Thursday, April 24, 2008

A Day in the Life of the Fourth Estate

The phone rings. I push back my visor, stub out my cigar, put the cap back on the bottle of gin and pick up the receiver.

Me: City desk, Krupskaya.

Caller (male, middle-aged): OK, hey, hi. I was just calling because I think I got a story for ya.

Me: Tell me about it.

Caller: OK, um, yeah. Well, I was just over driving by Superior, over by the coal pile? You know?

Me: OK.

Caller: Well, I don't know if you've been over there lately, but that coal pile...

A pause.

Me: Yes?

Caller: Well, that coal pile, I mean, it's really big.

Me: ' ' '

Caller: Yeah, I dunno if they've got something going on there or what, but, I mean. It's just really...big.

Me: I see.

Caller: It's something else. You really should get someone down there and...I dunno. I don't know what they're planning to do there. It's just a really, really big coal pile.

Me: Well.

Caller: Yeah, I just thought you might want to check on that or something. Because it's...I've never seen anything like it.

Me: I suppose not.

Caller: It's big. You know, it would make a great photo or something, or maybe you could ask them what they're going to do with it all.

Me: Hm.

Caller: Because, it's like, they're bringing it in faster than they're using it, or, I dunno, the ships aren't coming in fast enough to get it out of here. I dunno. I mean, that pile. It's something else.

Me: I see.

Caller: Yeah, I dunno, I just saw it and figured I'd tell someone about it.

Me: OK then.

Caller: Anyway, I just thought you should know.

Me: Well, we'll see if we can check it out.

Caller: OK then! Thanks! Bye now!

I hang up and push my visor back over my eyes. Somewhere, Ben Bradlee closes his eyes for a moment in pain on my behalf.

3 comments:

  1. Anonymous9:07 AM

    Hey, when it turns out there's a gang of eco-terrorists who have built a cave inside the coal pile, complete with satellite TV and a flush toilet, and who are planning to smash all the glass in the Duluth aquarium in a misguided attempt to free all the captive fish, and it turns out to be the story of the century, don't say I didn't warn you.
    --Ethelred

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  2. Clearly, Earth Penis doesn't have anything better to do than hide out in Superior.

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  3. Anonymous11:27 PM

    fuolwThere was once a caller who didn't like my newspaper persona. He frequently called to argue. I projected myself as a moderate; he was a skeptic. He had all the good dormitory-room arguments of the counterculture; I responded with the rhetoric of main-street self-reliance. Over time, I learned of his life; sort of a Garrison Keillor existence in a small Iowa town, with rejection of his religious upbringing, a bout of substance abuse, political support and rejection in his little town and eventual retreat into a government job in the big city, using it as a podium for sniping at moderates and conservatives.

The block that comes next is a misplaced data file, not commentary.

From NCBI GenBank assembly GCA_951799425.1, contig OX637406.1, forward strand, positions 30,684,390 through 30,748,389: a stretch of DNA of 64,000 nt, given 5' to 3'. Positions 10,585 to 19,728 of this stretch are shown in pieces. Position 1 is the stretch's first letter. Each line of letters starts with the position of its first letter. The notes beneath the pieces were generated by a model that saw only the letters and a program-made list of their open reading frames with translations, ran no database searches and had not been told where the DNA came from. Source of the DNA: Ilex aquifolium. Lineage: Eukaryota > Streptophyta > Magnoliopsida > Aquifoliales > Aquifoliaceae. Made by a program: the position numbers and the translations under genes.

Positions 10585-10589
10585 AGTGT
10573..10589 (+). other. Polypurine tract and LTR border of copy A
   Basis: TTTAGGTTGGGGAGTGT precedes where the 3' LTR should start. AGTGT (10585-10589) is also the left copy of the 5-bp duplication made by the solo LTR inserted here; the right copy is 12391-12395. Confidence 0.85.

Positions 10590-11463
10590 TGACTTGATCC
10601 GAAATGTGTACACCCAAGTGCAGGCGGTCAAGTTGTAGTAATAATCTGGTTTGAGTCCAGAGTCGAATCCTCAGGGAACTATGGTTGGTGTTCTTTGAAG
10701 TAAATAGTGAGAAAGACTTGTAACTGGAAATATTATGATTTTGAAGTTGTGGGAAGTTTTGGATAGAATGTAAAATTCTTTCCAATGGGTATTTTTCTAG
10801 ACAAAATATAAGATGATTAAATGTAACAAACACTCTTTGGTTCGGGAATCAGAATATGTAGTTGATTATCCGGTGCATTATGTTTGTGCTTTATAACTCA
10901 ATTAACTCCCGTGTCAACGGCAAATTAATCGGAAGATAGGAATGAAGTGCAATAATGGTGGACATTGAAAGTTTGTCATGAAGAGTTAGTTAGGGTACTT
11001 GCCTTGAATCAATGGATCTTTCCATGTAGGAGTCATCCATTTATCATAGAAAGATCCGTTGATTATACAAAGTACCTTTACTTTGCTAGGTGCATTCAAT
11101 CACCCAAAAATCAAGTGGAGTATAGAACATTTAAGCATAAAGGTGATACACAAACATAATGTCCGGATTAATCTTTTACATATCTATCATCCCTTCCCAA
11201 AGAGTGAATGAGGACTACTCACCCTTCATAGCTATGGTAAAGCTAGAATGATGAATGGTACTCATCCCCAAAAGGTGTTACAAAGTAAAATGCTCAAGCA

He was smart, and he was eclectic. He could argue effectively that the alleged biblical injunction against homosexuality was historically inaccurate; at the same time he could bring a mathematical argument against some of the more expansive Holocaust claims.
    I hever met him. At some time, although he had always addressed me by my first name and I had always called him Mr. _____, I started calling him Dave.
    I still have, from the early days of computers, a CD he made with his teen-aged son in which they catalogued zoo animals, with photos, sounds and descriptions. He was totally proud of this enduring monument to the relationship that he -- as a socially difficult father, being a fat man and a crank -- was able to find with his son.
    He was always respectful, even when I was disrespectful to him. After he sent me the zoo CD, I started to see him as a fellow father.
    He emailed me once and said he was dying of cancer. I said whatever I could. We disagreed on a lot of stuff, but we were dads and fat old men from small towns in a certain era.
    There was a lull in the conversation. Eventually an email arrived, a posthumous one, prepared for his widow to send to me. He thanked me for our many conversations (in which I had often been an ass), and for opening his mind to perspectives, on issues he cared about, that made him think better. Soon after that, my old computer crashed and I bought a new one. Of all the unbackedup stuff I lost, his email is the one I regret most.
    And more than anything else, I keep thinking that I never met him.
    Old Journalist

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